Appletons' Cyclopædia of American Biography/Passaconaway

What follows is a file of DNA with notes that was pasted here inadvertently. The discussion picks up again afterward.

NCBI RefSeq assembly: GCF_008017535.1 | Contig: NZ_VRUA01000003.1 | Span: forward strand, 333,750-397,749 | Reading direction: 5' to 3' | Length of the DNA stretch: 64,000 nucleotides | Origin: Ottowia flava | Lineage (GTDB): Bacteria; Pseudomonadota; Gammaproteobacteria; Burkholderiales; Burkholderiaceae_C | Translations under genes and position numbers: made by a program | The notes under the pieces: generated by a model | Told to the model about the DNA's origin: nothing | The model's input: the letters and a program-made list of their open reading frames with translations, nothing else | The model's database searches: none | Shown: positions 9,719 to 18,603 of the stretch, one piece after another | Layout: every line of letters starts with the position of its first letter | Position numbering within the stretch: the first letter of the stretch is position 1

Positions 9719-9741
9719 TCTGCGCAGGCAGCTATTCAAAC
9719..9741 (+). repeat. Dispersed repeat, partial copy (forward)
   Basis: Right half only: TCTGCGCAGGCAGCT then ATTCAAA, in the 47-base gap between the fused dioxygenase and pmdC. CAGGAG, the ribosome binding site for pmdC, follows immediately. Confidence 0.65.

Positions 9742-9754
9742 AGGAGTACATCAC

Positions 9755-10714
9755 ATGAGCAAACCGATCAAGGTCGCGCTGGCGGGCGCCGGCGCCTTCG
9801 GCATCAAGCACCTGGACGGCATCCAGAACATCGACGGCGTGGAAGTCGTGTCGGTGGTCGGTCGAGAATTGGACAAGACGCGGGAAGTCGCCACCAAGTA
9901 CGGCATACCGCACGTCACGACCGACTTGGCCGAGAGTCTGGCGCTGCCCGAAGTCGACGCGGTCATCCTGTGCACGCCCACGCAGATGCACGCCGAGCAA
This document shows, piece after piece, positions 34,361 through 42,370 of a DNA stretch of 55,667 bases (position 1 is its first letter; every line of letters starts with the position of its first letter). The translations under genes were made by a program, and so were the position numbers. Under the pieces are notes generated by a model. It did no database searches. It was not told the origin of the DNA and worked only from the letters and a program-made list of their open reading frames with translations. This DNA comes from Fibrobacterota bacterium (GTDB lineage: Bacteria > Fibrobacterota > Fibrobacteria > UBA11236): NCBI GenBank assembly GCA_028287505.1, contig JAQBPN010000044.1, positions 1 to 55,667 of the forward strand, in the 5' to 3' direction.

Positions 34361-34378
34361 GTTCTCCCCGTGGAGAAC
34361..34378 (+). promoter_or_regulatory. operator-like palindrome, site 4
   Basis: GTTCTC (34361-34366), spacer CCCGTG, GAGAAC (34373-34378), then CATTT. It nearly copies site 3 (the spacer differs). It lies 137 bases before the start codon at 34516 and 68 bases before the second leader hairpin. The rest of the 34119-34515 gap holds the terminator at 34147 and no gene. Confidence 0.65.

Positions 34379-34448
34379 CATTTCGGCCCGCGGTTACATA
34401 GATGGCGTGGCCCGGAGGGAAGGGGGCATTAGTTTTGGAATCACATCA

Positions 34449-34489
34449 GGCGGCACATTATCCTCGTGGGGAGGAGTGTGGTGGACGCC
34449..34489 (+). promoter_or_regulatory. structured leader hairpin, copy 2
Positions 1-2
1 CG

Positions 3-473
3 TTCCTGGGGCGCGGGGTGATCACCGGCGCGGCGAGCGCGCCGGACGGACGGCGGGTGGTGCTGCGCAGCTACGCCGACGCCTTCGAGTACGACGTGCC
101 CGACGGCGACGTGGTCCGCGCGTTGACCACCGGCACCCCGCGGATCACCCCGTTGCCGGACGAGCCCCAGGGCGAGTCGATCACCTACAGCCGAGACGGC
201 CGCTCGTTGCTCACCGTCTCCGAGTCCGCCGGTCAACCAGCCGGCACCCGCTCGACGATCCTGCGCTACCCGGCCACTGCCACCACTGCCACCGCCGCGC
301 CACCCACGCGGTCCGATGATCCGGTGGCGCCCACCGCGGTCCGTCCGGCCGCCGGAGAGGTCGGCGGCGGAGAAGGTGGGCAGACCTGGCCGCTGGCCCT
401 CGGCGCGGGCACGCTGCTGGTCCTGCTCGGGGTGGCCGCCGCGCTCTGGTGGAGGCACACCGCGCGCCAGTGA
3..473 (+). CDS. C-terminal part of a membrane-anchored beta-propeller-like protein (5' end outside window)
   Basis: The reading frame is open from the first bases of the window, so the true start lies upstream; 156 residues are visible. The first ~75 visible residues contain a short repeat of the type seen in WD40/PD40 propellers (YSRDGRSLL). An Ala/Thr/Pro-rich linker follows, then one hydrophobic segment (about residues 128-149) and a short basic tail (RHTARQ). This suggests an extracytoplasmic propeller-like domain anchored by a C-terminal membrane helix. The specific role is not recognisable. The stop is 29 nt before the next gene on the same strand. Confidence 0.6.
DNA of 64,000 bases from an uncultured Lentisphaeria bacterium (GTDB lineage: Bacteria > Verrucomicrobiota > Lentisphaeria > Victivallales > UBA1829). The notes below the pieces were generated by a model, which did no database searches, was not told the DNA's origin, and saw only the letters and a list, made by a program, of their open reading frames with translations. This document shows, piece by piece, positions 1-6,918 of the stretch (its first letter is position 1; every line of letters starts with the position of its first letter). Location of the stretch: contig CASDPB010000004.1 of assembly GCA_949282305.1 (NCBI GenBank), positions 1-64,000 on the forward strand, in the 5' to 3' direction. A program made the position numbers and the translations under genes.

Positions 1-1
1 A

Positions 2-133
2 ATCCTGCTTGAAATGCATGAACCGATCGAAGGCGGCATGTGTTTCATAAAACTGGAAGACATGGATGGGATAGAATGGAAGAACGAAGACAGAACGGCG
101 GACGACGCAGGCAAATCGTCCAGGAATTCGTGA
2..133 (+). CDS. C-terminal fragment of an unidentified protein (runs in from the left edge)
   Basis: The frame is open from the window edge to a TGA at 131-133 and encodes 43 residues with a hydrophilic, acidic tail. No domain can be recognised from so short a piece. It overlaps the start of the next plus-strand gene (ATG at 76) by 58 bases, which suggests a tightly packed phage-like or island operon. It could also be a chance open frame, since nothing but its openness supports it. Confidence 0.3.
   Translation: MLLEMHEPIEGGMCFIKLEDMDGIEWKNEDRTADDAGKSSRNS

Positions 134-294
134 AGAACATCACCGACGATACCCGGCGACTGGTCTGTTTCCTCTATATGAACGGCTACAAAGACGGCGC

PASSACONAWAY, Indian chief, b. in southern New Hampshire about 1580; d. near Litchfield, N. H., between 1665 and 1669. He was a Merrimack sachem, and the sagamore of Pamunkog, or Pennacook, holding control over the tribes of southern New Hampshire and part of Massachusetts. When the whites first settled the country he was at the head of a powerful confederacy, and is said by some authorities to have conveyed to John Wheelwright and his associates at Squamscut (now Exeter), 17 May, 1629, a tract of land that extended from Piscataqua to Merrimack rivers westward, and from the line of Massachusetts, thirty miles north; but this deed was subsequently pronounced a forgery. In 1662, in answer to a petition from Passaconaway, the general court of Massachusetts granted him a tract of several hundred acres near Litchfield, N. H. He invited the Indian apostle John Eliot to take up his abode near his tribe, so that they might be taught Christianity, and avowed his own belief in God. He was sagacious, and had a great reputation as a sorcerer. He made a feast for his people about 1660, delivered a farewell speech, and exhorted them to live in peace with the English, since he had used his arts as a “pow-wow” against them in vain.